She photographed these landscapes of death along with cemeteries, memorials and sculptures relating to the war - all of which are still visited by Europeans. Stevens recalls meeting one couple coming into a British cemetery at dawn. They'd come to visit the grave of the man's great uncle on behalf of the dead soldier's daughter. "It really gave me a newfound respect for the sacrifices war imposes on both civilians and soldiers, and the incredibly long-term effects of war," says Stevens.
Perhaps the most moving memorial, for her, was the epitaph written by one father for his son: Sadly disfigured. 'Twas for the best. - Dad
The exhibits of her work and this book have been and are a means for American audiences to remember and revisit this war and the ones that followed. Both veterans and schoolchildren visited the "Tears of Stone" exhibits and wrote reflections on what they saw, reflections that are included in the book. "It gave me the sense," according to Stevens, "that the emotions that this war generates are universal to any war...."
The emotional wallop of Stevens' work is what has most impressed Chicagoan Ed Warner, who bid on and walked away with a copy of "Tears of Stone" at the Society for Photographic Education's national conference there in March. He explained that he'd first bid on the book because of its general topic - World War I - since he'd traveled along the Western Front. Later, it was the photographs themselves that gripped him.
He said, "They convey the scars, the emotions of loss, the deep wells of memory that World War I represents still for most Europeans. School kids in France go on established field trips to Verdun like our kids go to memorials in Washington D.C. We're almost to the 100-year point of when that war began, and we tend not to think about it much here, but it's alive for the Germans, French and British. Absolutely everyone lost a grandfather or an uncle or knew someone who was maimed...If you just sink your hand into the soil around Verdun, you'll come up with a handful of steel. You don't have to go deep at all. It's literally and figuratively just below the surface."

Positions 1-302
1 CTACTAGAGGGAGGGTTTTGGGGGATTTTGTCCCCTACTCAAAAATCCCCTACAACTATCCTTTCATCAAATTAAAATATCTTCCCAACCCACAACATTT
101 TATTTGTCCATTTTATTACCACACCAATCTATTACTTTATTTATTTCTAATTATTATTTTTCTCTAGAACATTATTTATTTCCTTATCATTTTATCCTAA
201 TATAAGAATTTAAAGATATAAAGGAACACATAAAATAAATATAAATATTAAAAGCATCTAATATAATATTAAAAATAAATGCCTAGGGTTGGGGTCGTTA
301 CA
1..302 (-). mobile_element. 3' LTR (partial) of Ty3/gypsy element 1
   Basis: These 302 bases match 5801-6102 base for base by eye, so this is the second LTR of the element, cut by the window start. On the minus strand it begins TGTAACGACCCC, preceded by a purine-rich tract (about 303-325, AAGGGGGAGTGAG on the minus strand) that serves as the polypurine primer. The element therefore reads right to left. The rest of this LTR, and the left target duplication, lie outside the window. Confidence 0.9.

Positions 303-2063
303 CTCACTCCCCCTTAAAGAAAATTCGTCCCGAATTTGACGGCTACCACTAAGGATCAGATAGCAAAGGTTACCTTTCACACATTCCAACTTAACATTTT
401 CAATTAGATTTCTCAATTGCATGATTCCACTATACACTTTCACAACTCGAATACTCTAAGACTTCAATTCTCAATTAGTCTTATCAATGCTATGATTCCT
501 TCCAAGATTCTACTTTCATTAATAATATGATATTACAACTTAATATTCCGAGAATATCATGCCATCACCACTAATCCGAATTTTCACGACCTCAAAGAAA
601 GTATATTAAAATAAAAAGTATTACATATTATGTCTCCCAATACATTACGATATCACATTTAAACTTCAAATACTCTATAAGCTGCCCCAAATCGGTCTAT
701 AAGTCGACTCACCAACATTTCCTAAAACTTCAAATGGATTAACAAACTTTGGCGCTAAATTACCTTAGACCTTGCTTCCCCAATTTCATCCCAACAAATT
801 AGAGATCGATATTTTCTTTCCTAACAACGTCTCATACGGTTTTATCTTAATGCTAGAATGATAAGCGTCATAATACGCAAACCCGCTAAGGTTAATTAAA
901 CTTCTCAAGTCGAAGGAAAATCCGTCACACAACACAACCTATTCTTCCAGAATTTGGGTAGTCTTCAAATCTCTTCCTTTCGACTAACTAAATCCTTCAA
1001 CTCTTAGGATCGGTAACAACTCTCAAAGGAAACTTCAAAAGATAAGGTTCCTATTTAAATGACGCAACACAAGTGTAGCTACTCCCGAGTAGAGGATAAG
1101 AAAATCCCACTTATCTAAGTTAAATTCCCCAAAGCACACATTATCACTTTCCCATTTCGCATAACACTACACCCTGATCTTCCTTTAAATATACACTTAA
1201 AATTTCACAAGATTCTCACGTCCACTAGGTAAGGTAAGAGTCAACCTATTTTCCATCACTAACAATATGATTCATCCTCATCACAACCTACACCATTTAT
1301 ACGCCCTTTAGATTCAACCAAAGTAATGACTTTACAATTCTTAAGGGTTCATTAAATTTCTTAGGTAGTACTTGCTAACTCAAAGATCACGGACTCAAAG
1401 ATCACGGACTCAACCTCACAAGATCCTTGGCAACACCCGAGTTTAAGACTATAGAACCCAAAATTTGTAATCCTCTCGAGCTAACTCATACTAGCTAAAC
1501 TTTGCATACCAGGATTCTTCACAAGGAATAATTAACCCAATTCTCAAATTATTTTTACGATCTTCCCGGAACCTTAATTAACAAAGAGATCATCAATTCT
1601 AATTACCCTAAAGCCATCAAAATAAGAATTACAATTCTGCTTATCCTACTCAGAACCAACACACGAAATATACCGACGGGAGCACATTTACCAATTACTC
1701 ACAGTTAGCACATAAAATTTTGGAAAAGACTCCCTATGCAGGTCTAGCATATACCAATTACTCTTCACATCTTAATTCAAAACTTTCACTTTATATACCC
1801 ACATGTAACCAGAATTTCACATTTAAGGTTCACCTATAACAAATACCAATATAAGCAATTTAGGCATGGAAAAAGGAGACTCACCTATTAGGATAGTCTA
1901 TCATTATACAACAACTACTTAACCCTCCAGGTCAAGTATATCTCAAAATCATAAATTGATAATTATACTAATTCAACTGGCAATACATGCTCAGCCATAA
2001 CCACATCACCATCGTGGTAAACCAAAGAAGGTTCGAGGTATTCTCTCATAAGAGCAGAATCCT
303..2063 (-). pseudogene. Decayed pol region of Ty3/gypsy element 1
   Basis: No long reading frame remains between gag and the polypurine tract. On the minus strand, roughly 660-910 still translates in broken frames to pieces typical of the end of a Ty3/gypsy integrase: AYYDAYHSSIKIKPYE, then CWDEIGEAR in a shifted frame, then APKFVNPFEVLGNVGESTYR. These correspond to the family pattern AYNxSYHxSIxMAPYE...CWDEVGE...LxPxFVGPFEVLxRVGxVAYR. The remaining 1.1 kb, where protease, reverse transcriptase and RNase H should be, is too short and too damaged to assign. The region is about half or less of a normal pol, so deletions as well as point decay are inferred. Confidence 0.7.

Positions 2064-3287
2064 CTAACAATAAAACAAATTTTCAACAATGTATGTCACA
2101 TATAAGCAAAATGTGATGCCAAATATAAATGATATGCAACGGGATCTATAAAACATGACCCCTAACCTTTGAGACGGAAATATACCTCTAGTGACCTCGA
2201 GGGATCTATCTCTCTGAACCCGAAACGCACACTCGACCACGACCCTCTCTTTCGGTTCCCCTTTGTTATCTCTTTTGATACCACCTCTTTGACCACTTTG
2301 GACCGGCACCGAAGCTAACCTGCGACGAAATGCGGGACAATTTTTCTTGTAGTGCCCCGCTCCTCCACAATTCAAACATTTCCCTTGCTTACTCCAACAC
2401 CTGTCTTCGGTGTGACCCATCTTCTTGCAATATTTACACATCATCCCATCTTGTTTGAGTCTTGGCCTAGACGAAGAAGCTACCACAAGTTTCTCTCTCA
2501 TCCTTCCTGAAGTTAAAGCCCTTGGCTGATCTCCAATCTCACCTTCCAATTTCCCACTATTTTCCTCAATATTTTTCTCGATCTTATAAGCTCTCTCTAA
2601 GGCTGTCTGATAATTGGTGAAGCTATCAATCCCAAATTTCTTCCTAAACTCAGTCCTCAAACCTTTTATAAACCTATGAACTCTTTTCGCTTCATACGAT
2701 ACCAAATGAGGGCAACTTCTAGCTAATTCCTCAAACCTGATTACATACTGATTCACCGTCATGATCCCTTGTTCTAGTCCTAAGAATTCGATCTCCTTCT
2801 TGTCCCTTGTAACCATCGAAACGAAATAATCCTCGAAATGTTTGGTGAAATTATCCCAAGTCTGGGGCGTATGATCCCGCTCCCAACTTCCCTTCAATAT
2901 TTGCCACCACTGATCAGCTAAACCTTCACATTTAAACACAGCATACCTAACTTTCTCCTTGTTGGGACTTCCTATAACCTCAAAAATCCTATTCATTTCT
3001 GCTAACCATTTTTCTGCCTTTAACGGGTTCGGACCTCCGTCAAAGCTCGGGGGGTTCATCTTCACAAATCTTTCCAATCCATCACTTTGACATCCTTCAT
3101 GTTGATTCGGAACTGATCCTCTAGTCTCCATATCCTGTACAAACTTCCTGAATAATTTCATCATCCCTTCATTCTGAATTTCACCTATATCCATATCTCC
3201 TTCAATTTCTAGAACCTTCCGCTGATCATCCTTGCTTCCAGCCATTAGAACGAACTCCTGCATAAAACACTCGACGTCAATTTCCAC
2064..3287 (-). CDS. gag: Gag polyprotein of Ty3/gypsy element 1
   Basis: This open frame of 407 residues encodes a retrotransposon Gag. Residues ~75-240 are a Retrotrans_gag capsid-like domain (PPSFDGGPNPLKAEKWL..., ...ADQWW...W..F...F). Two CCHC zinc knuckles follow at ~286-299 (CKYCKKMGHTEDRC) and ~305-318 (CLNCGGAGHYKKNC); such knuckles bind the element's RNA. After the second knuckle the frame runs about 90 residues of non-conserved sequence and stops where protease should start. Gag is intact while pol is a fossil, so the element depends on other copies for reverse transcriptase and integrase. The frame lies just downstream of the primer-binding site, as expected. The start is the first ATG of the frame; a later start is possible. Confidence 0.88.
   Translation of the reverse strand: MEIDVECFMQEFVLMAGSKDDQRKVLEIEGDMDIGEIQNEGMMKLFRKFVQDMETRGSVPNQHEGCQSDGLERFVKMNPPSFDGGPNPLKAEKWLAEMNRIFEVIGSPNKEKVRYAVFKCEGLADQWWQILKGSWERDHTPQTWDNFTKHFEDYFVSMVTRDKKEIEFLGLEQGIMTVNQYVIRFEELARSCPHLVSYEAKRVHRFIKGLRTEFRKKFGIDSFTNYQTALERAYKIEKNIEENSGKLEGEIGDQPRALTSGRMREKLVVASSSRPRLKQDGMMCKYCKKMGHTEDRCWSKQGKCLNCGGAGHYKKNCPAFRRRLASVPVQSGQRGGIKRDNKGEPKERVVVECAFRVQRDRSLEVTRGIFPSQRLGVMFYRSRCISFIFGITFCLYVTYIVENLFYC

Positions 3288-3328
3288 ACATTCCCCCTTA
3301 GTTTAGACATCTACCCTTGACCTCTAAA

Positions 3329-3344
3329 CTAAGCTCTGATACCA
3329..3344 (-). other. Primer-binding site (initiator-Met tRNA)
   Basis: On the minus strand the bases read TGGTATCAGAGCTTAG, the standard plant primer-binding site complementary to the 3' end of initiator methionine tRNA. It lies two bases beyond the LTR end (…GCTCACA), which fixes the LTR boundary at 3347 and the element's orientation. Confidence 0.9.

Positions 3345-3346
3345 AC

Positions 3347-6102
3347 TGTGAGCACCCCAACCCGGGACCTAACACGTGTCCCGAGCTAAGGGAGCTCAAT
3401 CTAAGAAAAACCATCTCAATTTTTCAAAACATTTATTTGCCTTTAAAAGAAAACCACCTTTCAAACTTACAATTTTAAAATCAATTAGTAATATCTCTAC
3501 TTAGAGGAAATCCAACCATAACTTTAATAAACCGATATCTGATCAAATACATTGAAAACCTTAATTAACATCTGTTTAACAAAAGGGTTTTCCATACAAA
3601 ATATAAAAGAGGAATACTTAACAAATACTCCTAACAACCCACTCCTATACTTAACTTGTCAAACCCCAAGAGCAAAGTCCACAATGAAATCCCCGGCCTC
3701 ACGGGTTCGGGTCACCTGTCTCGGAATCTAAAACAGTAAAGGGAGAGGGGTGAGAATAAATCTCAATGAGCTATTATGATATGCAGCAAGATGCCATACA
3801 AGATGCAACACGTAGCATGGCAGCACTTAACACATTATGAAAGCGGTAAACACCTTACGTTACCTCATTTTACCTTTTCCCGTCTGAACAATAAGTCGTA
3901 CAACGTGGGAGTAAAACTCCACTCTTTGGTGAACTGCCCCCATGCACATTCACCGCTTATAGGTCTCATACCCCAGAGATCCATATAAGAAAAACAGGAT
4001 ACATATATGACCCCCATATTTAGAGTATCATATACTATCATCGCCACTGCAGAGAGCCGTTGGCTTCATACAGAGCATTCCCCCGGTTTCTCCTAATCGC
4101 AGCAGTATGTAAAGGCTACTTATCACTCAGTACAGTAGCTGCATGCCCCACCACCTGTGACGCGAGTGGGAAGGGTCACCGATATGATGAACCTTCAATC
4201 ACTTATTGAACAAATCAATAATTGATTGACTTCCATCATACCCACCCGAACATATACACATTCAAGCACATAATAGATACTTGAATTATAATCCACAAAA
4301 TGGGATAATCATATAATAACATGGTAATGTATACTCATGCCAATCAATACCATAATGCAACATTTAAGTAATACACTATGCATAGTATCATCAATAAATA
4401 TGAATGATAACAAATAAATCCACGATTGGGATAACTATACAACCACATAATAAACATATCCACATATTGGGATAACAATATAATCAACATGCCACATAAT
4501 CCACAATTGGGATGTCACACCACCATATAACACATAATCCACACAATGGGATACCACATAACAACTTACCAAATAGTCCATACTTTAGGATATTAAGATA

Warner added that Stevens may the only American who has ever so photographed and memorialized World War I. "It's been done by Europeans, but it's rarely - no never - been a photographic topic for Americans," he added.
Stevens' own experience with her epic project - which she began in 1998 - has changed her own Memorial Day and Veterans Day customs. She reports, "Regardless of what I'm doing on those days, I stop and make a point to remember. I take my kids to Spring Grove Cemetery and talk to them about why these days are important....I hope they'll learn that history isn't tidy. It's living. It resonates down to the present, to a future that we can't predict."
Stevens will be signing her book, "Tears of Stone: World War I Remembered," at the UC Bookstore from 11:30 a.m.-1 p.m. Wednesday, May 26. Visitors can also view a handful of the "Tears of Stone" images (and order the book) by clicking on "Tears of Stone" at www.janealdenstevens.com
Stevens' work has been supported by grants from UC, the Ohio Arts Council and the English-Speaking Union.